Kraft pulping: understanding mass transfer contrinbutions from different directions in a wood chip

The project will be performed within the national research and educational program Resource Smart Processes that gathers the main industrial and academic actors within the Swedish forest industry and provides a strong collaborative environment with close connection to as well industry as state-of-the-art research infrastructure. As a master-thesis student in this program you will also participate in the networking and scientific events (workshops, conferences, project meetings) and collaborate closely both with the industrial and academic partners involved.

This project is together with: Chalmers, Valmet


Kraft delignification is the core of the currently dominating technology used to separate the main wood components form each other and is, as such, also seen as an embryo of future forest-based biorefineries with high requirements on material and energy efficiency. While the chemical reactions carrying out the separation are relatively well-investigated, understanding of the underlying mass transfer (of both cooking chemicals and solubilized wood components) through a wood chip is still limited, especially considering the directional and morphological dependence of the mass transport:

– mass transport in the longitudinal direction takes place  predominantly through the lumen (cell cavities developed to conduct a liquid) and is relatively efficient

– in the radial and tangential direction it occurs mainly through the pit membranes (small channels connecting the cells) and pores in the cell walls creared during pulping, with significantly smaller efficient area and a higher mass transfer resistance.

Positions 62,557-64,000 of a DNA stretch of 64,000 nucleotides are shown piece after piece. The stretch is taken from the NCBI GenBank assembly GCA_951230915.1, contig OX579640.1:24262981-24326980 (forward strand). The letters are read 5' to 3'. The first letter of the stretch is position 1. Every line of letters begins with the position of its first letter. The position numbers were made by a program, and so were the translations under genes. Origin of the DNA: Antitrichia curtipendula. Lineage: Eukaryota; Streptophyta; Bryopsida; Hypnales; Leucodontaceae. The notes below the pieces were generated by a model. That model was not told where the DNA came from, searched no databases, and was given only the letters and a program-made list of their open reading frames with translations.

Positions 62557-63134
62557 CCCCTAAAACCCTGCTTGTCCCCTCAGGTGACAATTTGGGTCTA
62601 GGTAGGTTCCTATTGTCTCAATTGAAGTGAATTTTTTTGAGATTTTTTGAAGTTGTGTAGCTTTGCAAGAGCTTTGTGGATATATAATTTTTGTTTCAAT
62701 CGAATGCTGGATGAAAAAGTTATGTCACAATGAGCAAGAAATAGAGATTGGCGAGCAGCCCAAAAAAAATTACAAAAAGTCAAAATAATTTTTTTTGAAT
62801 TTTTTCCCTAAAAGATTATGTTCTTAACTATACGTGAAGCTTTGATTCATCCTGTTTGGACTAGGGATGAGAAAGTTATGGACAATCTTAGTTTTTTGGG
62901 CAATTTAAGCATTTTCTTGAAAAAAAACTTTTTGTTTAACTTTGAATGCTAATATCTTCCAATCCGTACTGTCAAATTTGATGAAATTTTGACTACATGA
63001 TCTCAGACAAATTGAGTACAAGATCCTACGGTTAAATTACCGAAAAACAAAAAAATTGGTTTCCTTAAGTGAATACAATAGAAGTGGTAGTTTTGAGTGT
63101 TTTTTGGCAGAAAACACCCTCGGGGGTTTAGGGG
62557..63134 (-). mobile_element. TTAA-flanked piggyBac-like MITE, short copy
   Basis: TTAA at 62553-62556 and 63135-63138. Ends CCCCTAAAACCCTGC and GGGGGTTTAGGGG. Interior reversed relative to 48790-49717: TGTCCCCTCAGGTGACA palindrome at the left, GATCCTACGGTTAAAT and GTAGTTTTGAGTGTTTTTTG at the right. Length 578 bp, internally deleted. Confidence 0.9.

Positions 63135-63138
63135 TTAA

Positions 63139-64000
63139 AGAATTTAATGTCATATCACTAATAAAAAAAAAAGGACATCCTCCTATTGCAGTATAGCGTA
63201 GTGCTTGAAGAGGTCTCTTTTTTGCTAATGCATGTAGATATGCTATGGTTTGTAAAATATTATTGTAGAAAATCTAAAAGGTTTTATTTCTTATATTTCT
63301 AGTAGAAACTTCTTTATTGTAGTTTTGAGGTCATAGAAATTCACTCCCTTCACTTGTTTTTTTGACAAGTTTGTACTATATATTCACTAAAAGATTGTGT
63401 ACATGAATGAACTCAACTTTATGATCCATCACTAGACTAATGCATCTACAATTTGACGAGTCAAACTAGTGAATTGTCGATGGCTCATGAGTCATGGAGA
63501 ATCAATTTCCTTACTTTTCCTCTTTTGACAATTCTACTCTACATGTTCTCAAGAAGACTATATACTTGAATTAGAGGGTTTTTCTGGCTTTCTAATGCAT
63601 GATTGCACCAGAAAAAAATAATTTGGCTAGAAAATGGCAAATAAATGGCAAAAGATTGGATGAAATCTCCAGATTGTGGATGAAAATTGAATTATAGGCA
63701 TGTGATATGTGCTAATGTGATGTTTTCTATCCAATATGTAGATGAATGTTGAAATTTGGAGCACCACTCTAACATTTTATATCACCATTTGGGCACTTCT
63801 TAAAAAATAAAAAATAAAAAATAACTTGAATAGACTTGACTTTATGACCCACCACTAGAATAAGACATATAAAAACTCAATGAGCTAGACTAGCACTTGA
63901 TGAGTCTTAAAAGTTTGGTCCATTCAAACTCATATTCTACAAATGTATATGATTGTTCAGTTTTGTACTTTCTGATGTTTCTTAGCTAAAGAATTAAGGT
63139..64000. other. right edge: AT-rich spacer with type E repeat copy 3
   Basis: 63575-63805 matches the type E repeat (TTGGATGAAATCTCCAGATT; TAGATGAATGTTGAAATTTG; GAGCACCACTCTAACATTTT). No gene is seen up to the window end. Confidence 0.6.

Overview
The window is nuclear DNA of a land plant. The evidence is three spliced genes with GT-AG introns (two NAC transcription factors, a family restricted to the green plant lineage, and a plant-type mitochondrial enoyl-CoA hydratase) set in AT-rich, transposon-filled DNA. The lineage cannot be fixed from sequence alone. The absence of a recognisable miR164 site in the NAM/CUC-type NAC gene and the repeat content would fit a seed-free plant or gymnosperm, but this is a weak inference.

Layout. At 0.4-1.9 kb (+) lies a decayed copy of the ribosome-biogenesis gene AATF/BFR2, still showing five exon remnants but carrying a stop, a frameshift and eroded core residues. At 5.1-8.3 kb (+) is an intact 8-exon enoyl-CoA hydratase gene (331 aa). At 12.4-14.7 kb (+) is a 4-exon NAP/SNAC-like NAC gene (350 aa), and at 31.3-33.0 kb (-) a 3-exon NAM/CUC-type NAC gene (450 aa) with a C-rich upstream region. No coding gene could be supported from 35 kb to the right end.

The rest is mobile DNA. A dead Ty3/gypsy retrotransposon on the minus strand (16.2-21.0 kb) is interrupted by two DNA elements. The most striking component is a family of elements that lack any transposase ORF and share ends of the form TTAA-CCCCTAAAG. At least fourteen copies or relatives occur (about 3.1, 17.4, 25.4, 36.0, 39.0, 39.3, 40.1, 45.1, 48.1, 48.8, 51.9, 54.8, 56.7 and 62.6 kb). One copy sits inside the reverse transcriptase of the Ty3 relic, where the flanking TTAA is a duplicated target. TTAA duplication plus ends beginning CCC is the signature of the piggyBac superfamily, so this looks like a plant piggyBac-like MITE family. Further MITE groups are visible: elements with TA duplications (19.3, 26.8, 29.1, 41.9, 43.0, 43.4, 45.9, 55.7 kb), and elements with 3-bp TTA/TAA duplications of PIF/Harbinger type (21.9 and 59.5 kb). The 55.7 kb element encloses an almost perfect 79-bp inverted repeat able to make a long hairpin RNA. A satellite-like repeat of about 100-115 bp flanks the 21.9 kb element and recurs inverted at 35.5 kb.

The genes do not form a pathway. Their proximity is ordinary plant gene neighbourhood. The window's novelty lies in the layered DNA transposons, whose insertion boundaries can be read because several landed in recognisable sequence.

Detailed insight in these phenomena is a prerequisite for a proper mechanistic understanding and further improvement of a complex sequence of chemical and physical steps governing the outcome of this important process.

Figure 1. Schematic overview of the different mass transfer direction in a wood chip (top) & effective cross-sectional area for each of the directions

Aim and objectives

The goal of this project is to investigate the different components of mass transfer through a wood chip by separately studying its contributions from different directions in the wood tissue. Sealing the critical conducting surfaces of a wood chip prior to pulping is one way of blocking the mass transfer in a selected direction and thus separating different mass transfer contributions.


The focus of the project will be to:

  1. Develop a sealing methodology for the chips that will enable pulping without interference of the sealing material
  2. Investigate the pulping performance of the wood chips with well-defined geometry and selectively sealed conducting surfaces:
    1. The A & B surfaces will be sealed
    2. The C surfaces will be sealed


The applicants should preferably have a background in chemical engineering, wood chemistry and process technology with a collaborative approach. The project can be performed in pair.

Project start

September 2023 or according to agreement



Merima Hasani,